As for our blood enemy, Monty, he continues to rotate troops along our border. Infantry, then something called rocket artillery, and anti-aircraft guns. It’s tempting to turn this back to a shooting war, but I just don’t know… oh what the heck. Burn in hell, Monty! We’re coming for you, and hell’s coming with us you drooling, trogloditic, mass of festering guano!

2011 AD, Turn 431:
For our initial attack we moved tanks in and used artillery to open the road. Monty’s force build up was significant, but we wrecked a rocket artillery unit and set ourselves up well for the next go ’round. We also threw some gold Belgrade’s way to join in on the fun. Monty countered by focusing on our Citadel-based infantry. A strange choice as they’re the best defended of all the units in the area. He did succeed in taking them out, but it required focused attacks from multiple Aztec units, the triumphant one of which was eliminated by the Citadel itself. My first use of the Citadel structure in Civ 5. Yay, me! I’ll take that trade. Interestingly, Monty seems more interested in moving on Belgrade, where he sent multiple units, including embarking two units of infantry and a unit of anti-air in full view of our coastal destroyers and sub. Those won’t last long.

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2016 AD, Turn 436:
Monty’s move on Belgrade was for naught. I decimated the transport ships he recklessly embarked on his western coast. On the eastern coast, my sub and destroyer have made short work of his useless aircraft carriers and sunk two more embarked units besides. Although I do think the military AI is improved here, between useless aircraft carrier builds and the number of melee units he lost at sea, Monty really hamstrung himself. The AI should have better awareness than that by this point. The main ground, however, is Tlatelolco. I must admit, when I saw Monty’s collection of rocket artillery and masses of troops I wondered if I could truly take and hold the city, and believe me when I tell you that Oda Nobunaga is not one to question his military prowess. I should stop overestimating my Azteckian friend. Yes, Azteckian. It’s okay, I’m college certified at making up words. Using our tanks’ attack and withdrawal capabilities, we made short work of his ranged units, while pounding away at his ground troops with our own artillery. The city soon fell and Monty’s reinforcements have not proven up to the task. I offered Monty a respite, mostly because I’m such a softie, but he refused. I have to admit, I’m glad for that. I like the look of Calixthlahuaca. It’s the perfect place to test out the siege capabilities of my new battleship (turns out – not so great at that), which now approaches Monty’s eastern coast. Gandhi may be destined to rule the future, but in the now, I shall have my fun.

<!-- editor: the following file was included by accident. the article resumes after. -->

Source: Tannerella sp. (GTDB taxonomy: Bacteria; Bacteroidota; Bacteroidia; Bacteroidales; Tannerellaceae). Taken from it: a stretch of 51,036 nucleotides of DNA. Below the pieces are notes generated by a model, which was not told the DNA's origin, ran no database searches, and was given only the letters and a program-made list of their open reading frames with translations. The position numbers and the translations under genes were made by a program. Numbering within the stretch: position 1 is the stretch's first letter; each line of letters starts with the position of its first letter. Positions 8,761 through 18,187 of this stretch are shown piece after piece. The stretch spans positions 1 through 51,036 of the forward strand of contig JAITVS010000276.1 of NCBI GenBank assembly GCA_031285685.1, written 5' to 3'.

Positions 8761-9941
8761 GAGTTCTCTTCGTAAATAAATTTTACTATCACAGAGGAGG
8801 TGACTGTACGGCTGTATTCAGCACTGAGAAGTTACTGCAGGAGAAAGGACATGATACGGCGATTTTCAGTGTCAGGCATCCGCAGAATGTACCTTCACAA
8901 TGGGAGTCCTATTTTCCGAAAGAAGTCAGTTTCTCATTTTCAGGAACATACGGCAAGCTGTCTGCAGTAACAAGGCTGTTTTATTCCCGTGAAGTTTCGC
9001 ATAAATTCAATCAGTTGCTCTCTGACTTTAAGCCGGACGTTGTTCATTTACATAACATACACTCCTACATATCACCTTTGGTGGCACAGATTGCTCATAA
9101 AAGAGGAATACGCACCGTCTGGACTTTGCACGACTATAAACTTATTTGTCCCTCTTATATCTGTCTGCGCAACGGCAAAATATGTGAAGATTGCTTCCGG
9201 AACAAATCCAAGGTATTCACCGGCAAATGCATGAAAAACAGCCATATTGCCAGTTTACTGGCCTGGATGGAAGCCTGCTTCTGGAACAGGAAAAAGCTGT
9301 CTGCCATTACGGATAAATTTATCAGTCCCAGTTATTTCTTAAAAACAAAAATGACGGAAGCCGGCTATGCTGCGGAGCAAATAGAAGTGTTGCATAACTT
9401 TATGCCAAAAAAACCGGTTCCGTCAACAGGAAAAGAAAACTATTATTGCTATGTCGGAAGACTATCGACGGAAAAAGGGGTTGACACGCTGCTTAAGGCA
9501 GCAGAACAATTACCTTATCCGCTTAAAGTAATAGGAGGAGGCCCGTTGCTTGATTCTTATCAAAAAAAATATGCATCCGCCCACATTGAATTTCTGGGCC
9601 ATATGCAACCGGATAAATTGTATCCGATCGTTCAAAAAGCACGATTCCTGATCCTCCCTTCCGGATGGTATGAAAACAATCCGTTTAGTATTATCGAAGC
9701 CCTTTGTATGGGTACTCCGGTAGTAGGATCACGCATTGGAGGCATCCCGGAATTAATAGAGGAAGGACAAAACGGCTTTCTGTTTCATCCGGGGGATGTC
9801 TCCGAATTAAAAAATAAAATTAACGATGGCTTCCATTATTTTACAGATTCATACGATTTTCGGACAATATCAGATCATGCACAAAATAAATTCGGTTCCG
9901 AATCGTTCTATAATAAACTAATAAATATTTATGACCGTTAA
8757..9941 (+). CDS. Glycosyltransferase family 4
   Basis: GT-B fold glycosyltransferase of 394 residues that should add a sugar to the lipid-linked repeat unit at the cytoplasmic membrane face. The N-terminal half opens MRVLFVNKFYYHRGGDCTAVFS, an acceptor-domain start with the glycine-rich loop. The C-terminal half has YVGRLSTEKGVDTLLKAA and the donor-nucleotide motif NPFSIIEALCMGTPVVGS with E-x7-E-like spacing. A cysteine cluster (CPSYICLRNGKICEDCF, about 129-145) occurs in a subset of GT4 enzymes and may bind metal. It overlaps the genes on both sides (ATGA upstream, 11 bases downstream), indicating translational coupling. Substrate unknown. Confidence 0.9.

No High Scores

2020 AD, Turn 440:
Calixtlahuaca has fallen to our armies and is now my puppet. By annexing a couple of puppet cities and purchasing courthouses (instead of building), we were able to immediately bring empire happiness back to stable ground, which gives me a warm fuzzy. Monty came looking for peace last year. As if! Now that we’ve mechanized our infantry into even more effective fighting men and women, I will turn my attention to the Aztec capital, Tenochtitlan. I will see Monty running from his very home to seek shelter in whatever spoils I deign to leave him!

During this time we also completed our first great project in over a thousand years – the Great Sydney Opera House. I don’t know why we call it Sydney Opera House when it’s located in Tokyo, but I’m told it’s for the best. The genius of this build is it immediately allows us to further our progress into the autocratic social principles. Combined with our own cultural expansion I expect to have a significant breakthrough soon that will make these grumpy sods living in my empire be happy.

2022 AD, Turn 444: